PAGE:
Category Archives: Estate Planning

Estate planning tips for women

Planning for the future can be difficult, especially when you’re busy being a wife or mother. Women face unique challenges when it comes to estate planning so it is important for them to be aware of the different types of issues they should address in their individual estate plans.

Women are usually known for taking care of everyone else and their estate plans usually reflect this too. However, an estate plan should also provide protection for women and help everyone else know their wishes.

What should women think about when creating their estate plan? For women who have children, it is important to have a will that names a guardian for any minor children. A guardian will be the person who will care for your kids in the event you are incapacitated or pass away. Women with kids should also consider having an advance health care directive and power of attorney to make sure their wishes are known, especially regarding life-sustaining medical treatments.

Women who don’t have children should also have a will, power of attorney and advance health care directive. These documents will help your loved ones and those taking care of you as you get older know your wishes. 

In addition to having these documents, women should make sure they review and update their beneficiary designations on their life insurance, retirement plans and other financial accounts. Women should review their beneficiary designations after they get married, divorced, have children or after their spouse passes away. It is important to review and update these documents because failing to do so could result in money going to someone who is no longer alive or someone you no longer have a relationship with.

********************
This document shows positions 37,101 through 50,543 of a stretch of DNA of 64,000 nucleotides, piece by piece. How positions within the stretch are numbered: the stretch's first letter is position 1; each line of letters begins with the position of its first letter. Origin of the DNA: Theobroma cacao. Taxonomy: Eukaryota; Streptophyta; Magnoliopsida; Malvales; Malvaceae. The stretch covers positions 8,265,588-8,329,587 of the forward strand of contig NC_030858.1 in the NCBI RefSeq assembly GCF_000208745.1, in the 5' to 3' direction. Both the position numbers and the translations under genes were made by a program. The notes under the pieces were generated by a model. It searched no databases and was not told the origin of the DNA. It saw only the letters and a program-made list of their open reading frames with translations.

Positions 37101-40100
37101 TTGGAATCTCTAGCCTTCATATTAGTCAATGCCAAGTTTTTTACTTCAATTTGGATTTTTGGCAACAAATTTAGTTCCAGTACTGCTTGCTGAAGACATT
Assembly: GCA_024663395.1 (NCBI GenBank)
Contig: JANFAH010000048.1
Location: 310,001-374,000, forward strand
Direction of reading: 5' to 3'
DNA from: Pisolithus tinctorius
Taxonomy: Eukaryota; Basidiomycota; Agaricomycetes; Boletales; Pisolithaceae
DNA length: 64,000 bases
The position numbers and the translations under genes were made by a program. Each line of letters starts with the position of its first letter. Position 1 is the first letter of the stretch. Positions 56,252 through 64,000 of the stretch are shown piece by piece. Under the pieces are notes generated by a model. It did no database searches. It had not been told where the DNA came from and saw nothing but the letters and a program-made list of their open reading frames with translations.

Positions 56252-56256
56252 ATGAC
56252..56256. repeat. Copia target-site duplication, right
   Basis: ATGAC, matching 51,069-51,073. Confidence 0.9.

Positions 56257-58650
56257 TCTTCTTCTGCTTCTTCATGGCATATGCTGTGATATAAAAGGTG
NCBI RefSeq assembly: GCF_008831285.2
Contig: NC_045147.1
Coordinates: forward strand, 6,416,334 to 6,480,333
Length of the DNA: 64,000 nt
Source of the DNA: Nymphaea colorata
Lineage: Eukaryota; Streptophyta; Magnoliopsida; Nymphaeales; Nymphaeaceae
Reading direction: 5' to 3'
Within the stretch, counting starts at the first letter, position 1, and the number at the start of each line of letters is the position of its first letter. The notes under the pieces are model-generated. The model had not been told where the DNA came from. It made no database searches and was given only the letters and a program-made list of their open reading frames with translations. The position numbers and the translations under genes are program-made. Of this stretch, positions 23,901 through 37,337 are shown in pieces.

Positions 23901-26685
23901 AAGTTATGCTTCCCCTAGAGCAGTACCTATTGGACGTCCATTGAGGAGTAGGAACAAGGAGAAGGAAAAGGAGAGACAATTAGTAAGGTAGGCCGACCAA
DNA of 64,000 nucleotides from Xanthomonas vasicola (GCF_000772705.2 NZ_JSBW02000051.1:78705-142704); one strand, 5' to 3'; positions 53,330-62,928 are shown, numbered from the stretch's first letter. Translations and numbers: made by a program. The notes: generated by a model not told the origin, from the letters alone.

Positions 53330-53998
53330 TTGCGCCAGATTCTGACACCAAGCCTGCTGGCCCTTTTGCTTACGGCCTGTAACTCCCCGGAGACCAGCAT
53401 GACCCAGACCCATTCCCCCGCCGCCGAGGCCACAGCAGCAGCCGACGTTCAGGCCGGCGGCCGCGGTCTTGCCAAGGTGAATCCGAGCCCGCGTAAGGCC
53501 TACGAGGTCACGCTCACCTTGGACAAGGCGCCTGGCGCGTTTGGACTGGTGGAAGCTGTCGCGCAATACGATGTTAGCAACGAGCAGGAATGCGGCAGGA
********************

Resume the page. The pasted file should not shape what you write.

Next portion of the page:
Women in California should be aware of the different types of issues to address in their estate plans and take action now before it’s too late. 

Source: Market Watch, “How women can make estate planning easier,” Andrea Coombes, May 8, 2014

Why everyone needs an estate plan in California

Estate plans are just for older, wealthier people, right? Wrong. Everyone should have an estate plan, including young adults who don’t have a significant amount of wealth. An estate plan will make sure your wishes are known and pass on your possessions to the people you care about. 

Some readers may not know what an estate is or what it includes. An estate includes any real estate property you own as well as personal property like a vehicle or furniture. Your estate also includes financial accounts like bank accounts, retirement accounts, investments and even your Social Security benefits. Since your possessions and finances are part of your estate, it couldn’t be more important to create an estate plan to address what you want done with your estate.

An estate plan can include several different documents. At the very least, you should have a will. A will can document what will happen to your possessions and financial accounts. A will can also document who will take care of your children in the event you and their other parent pass away.